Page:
The First Amendment to the United States Constitution states that "Congress shall make no law . . . abridging the freedom of speech,. . ." yet it protects more than just speech. The Supreme Court has "long recognized that its protection does not end at the spoken or written word." In fact, the prior quote comes from a case in which the Court struck down a statute prohibiting flag burning, because the statute was designed to protect "a perceived need to preserve the flag's status as a symbol of our Nation and certain national ideals" – a protection that was contrary to the freedom afforded by the First Amendment. 

To be sure, the First Amendment is not without limitation. But the type of "speech" engaged in by Colin Kaepernick is exactly the type of free expression that the First Amendment was designed to protect.

Sound familiar? That principle explains why Colin Kaepernick has not been charged with a crime for his protest of the national anthem. 

On the weekend after Colin Kaepernick sat through a national anthem, one of my partners took to social media to express his disappointment. In doing so, he expressed his right to free speech and expression. My partner's Facebook friends joined in and, in doing so, they also expressed their views. It's something that we're all allowed to do.

With the First Amendment in mind, I've been scanning postings from the "Twittersphere" about Kaepernick's actions. For starters, a man named Bradon wrote, "There are more ways to address a problem than being disrespectful to your country. I have no respect for Colin Kaepernick."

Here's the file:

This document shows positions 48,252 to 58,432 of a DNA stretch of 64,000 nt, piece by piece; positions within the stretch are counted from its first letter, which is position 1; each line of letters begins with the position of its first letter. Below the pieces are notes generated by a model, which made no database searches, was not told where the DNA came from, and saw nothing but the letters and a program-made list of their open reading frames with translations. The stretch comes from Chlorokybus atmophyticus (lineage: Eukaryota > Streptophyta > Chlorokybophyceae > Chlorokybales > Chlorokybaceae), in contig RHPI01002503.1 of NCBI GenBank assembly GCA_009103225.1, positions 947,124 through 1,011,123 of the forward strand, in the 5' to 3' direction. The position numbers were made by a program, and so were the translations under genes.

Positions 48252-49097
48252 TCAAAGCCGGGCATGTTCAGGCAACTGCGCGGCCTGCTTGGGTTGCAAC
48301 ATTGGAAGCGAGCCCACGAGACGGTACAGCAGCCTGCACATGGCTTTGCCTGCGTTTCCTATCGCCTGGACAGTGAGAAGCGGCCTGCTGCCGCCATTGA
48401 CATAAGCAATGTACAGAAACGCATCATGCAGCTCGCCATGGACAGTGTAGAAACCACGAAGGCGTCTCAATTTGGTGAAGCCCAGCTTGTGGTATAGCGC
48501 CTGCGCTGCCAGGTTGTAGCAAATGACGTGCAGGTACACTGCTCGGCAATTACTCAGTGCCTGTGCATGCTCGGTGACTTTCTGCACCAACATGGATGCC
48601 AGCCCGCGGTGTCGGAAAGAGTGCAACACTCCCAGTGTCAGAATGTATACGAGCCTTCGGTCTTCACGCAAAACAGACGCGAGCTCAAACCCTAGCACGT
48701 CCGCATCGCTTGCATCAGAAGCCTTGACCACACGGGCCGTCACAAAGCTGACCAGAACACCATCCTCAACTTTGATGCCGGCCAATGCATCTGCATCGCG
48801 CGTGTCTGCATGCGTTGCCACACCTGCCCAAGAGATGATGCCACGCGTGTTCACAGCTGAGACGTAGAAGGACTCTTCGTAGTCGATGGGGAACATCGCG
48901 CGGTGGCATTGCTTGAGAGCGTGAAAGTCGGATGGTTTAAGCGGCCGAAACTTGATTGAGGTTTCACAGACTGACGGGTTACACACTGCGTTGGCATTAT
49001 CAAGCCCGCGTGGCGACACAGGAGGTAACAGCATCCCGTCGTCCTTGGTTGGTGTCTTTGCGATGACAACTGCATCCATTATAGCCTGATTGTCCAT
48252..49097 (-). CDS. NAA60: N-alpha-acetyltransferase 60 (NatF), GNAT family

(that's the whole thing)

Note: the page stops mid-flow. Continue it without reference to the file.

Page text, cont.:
Perhaps in response, a man named Julius wrote, "C'mon, Kaepernick not standing for the anthem doesn’t mean he doesn't love America. It means he loves his country enough to say that something is wrong."

I have mixed feelings here. Very mixed feelings. Part of what bothers me about the Kaepernick affair are reflections on the thoughts of those who believe that Kaepernick's actions and statements were disrespectful to soldiers who have died in service to our country. The deceased include my wife's brother Bob. "Bobby" Hill, which is what his mother called him, would be 70 years old this fall had his helicopter not been shot down while he served in Vietnam in June of 1970. 

Today, 46 years after Bob's funeral, I am also struck by a posting from an armed forces veteran named Mike who considered Colin Kaepernick's conduct and then wrote, "After a lot of thought about this I realize that this is the exact thing that I swore to defend. Freedom." Mike wrote under the hashtag "#VeteransForKaepernick."

So it's not just athletes. Rather, there is a power in each of us and in all of us to affect, inspire, and challenge each other.

The Thursday-before-Labor-Day exhibition game at which Kaepernick decided to kneel was played on Military Appreciation Night in San Diego and, for reasons that are unclear to me, Kaepernick did decide to stand for the playing of "America the Beautiful," before the start of the fourth quarter.

At some point during the game, in response to Kaepernick's prior actions, one fan held up a large banner. It read: "YOU'RE AN AMERICAN. ACT LIKE ONE." 

The sign reflected one American's thoughts and one American's view. 

I don't know if Colin Kaepernick saw the sign. If he did, he might have thought, "Well, I’m sorry." Or maybe he'd have thought, "Well, I am an American. And I hope that I am acting like one."

The NFL's regular season is now underway. And a new group of first graders has begun class at Meadowlawn Elementary. They'll learn reading, writing, and arithmetic. Someday, teachers will tell them that our laws protect us all.